Exploring resource scarcity and contextual influences on wellbeing among young refugees in Bidi Bidi refugee settlement, Uganda: findings from a qualitative study

AUTHOR(S)
Carmen H. Logie; Moses Okumu; Maya Latif (et al.)

Published: January 2021   Journal: Conflict and Health
Contextual factors including poverty and inequitable gender norms harm refugee adolescent and youths’ wellbeing. Our study focused on Bidi Bidi refugee settlement that hosts more than 230,000 of Uganda’s 1.4 million refugees. We explored contextual factors associated with wellbeing among refugee adolescents and youth aged 16–24 in Bidi Bidi refugee settlement.
Socioeconomic impacts of COVID-19 in four African countries

AUTHOR(S)
Anna Josephson; Talip Kilic; Jeffrey D. Michler

Institution: The World Bank
Published: November 2020
This paper provides some of the first evidence on the socioeconomic impacts of and responses to the pandemic among households in Sub-Saharan Africa. Econometric methods are applied to longitudinal household survey data from Ethiopia, Malawi, Nigeria, and Uganda. Results show that 256 million individuals are estimated to live in households that have lost income due to the pandemic. Attempts to cope with this loss are exacerbated by the inability to access medicine and staple foods among 20 to 25 percent of the households in each country, and food insecurity is disproportionately borne by households that were already impoverished prior to the pandemic. Finally, student-teacher contact has dropped from a pre-COVID-19 rate of 96 percent to just 17 percent among households with school-age children. These findings can help inform decisions by governments and international organizations on measures to mitigate the effects of the COVID-19 pandemic and reveal the need for continued monitoring.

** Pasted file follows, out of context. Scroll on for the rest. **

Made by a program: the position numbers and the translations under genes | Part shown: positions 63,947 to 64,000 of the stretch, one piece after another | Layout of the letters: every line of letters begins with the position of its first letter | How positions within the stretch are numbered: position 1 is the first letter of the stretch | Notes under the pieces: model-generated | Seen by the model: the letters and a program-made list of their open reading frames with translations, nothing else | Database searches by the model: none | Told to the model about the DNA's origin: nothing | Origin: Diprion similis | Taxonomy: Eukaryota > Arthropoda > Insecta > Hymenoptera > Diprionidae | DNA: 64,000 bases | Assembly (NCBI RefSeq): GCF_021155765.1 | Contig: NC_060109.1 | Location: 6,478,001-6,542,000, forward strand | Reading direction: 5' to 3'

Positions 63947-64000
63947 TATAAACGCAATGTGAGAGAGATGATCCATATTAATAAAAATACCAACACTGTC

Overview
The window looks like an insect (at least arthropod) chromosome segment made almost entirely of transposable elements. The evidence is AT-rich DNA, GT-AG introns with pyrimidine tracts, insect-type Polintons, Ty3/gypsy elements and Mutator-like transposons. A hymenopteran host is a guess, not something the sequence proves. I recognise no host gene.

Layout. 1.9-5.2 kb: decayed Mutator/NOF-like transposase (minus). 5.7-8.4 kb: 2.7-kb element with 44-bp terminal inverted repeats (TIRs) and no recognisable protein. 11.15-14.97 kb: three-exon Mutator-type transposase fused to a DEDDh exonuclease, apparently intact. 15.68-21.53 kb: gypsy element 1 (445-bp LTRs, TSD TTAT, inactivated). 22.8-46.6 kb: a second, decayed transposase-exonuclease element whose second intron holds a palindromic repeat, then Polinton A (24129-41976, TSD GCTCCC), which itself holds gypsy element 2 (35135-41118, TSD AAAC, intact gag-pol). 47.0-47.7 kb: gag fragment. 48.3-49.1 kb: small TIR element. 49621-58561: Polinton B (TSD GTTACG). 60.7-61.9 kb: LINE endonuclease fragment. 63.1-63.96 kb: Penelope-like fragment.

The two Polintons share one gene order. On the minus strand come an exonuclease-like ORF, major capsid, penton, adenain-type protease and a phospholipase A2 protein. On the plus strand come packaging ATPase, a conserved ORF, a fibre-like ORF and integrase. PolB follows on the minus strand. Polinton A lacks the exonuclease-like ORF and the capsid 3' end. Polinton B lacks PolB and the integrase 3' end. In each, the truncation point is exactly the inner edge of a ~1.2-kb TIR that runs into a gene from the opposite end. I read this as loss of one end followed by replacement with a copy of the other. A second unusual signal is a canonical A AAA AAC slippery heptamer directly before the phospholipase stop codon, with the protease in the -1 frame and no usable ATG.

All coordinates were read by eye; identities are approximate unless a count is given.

COVID-19 and children: UNICEF data hub